The government is introducing a new permitted development which it says will come into force in spring of this year, giving planning permission for changes of use from class B1(a) (offices) to class C3 (dwelling houses).
The new permitted right will relate only to the change in the use of the building. It will not cover any physical work which might need planning permission, for example new windows or doors.
Before making use of the new permitted development right, there will be a prior approval process to go through with the council. This concerns transport and highways and proposals in safety hazard zones, in flood risk areas and on contaminated land. Councils can consider whether the change of use would be satisfactory in these limited respects.
The government’s intention is to introduce the new permitted development right for three years. It will then review its operation and decide whether to let it run for a further fixed period or permanently.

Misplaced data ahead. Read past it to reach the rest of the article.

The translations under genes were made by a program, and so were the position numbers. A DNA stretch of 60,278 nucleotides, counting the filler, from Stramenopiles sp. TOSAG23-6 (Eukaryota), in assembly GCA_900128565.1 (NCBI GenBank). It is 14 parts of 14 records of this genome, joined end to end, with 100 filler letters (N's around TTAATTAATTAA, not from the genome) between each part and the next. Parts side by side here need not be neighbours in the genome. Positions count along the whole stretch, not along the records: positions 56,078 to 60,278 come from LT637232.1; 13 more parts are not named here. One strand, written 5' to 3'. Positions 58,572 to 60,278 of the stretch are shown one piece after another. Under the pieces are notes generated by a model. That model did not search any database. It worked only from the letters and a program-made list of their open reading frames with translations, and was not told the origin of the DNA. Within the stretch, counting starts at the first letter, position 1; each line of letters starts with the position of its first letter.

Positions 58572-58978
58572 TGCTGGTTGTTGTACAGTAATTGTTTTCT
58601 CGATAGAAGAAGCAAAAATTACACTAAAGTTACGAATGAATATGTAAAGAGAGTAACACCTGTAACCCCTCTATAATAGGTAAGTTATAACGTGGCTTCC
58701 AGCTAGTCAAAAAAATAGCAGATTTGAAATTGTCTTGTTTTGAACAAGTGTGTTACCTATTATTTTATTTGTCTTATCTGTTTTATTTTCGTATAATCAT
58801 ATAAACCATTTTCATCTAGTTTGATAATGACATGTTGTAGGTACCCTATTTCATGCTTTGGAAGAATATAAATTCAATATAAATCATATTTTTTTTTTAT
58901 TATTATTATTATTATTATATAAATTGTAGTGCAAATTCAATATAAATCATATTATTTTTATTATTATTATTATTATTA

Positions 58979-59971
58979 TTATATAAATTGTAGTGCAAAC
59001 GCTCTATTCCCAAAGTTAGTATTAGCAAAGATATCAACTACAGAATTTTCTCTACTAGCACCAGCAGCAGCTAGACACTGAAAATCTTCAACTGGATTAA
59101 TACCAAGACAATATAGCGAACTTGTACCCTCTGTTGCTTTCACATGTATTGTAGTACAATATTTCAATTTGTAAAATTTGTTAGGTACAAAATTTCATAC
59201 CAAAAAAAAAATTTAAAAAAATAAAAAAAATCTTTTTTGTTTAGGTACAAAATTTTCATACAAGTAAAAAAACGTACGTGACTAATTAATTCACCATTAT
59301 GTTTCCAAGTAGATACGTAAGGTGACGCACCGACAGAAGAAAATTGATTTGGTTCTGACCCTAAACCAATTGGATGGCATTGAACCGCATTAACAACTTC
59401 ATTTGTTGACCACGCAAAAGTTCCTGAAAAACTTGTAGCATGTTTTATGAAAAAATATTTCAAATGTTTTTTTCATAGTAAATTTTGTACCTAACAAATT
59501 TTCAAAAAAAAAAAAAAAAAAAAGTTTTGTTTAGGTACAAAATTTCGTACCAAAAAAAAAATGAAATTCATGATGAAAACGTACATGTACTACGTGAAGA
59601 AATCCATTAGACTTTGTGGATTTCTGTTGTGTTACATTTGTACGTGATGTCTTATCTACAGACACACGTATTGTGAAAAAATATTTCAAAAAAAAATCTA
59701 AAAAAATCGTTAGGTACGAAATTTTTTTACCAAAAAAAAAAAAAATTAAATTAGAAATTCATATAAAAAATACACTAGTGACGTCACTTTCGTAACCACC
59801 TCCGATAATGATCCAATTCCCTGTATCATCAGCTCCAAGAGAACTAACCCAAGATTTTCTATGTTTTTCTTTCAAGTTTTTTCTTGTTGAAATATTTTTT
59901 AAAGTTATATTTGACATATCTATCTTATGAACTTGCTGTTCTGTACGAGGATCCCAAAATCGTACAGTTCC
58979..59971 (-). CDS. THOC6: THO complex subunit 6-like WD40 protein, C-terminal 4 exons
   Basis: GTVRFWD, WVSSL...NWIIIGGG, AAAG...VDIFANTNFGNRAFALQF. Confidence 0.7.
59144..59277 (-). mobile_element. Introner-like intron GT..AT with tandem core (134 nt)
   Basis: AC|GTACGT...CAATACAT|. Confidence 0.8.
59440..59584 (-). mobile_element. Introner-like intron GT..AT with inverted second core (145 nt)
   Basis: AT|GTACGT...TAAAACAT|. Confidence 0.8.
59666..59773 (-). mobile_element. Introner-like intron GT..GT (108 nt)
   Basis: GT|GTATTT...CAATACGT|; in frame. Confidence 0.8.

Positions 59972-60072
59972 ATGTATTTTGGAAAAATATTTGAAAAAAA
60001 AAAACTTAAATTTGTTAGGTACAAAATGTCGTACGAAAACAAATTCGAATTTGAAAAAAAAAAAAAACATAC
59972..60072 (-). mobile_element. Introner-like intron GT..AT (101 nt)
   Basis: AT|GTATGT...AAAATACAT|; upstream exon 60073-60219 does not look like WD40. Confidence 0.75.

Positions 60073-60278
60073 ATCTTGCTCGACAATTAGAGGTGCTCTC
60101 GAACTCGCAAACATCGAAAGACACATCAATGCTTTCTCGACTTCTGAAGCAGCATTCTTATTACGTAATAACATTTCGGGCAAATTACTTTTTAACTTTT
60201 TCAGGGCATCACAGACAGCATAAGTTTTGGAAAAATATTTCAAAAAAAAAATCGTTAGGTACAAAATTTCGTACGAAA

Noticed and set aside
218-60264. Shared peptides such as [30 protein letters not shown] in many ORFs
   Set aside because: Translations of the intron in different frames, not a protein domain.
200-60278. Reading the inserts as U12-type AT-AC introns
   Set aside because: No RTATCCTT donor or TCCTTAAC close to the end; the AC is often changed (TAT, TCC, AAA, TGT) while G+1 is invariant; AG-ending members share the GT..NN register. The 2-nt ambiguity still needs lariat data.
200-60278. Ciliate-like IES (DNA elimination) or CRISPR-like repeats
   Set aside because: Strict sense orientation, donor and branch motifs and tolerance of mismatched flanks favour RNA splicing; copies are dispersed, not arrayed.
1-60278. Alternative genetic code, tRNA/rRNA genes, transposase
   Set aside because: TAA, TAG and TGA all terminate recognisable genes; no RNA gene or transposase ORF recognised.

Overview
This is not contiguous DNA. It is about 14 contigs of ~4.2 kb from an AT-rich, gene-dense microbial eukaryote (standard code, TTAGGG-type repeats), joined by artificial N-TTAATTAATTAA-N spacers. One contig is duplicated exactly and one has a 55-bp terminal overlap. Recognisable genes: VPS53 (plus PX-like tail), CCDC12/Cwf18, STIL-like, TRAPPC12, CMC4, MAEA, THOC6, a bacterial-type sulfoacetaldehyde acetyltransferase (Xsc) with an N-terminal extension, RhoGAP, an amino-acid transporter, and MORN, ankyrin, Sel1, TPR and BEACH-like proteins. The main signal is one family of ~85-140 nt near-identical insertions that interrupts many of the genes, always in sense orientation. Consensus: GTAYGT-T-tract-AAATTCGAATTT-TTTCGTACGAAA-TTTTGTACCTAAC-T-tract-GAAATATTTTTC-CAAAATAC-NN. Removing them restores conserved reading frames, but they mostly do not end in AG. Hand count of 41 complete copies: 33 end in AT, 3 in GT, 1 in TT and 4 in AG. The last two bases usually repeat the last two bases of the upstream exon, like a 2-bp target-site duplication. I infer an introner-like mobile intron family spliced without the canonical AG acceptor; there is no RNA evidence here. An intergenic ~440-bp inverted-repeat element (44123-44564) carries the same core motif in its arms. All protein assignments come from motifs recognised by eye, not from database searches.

The government is giving councils the opportunity to seek an exemption from the change of use right for parts of their administrative areas. Exemptions will only be granted in exceptional circumstances.
Councils which are not given an exemption will still have the power to make an article 4 direction removing property owners’ permitted development right to make the change of use. The difference between this and an exemption is that, if refused planning permission in an article 4 direction area, the applicant is able to claim compensation.
We will need to see the detail of the regulations to find out exactly how this new permitted development right will work. However, it should create plenty of opportunities for conversion schemes without having to make a planning application for change of use.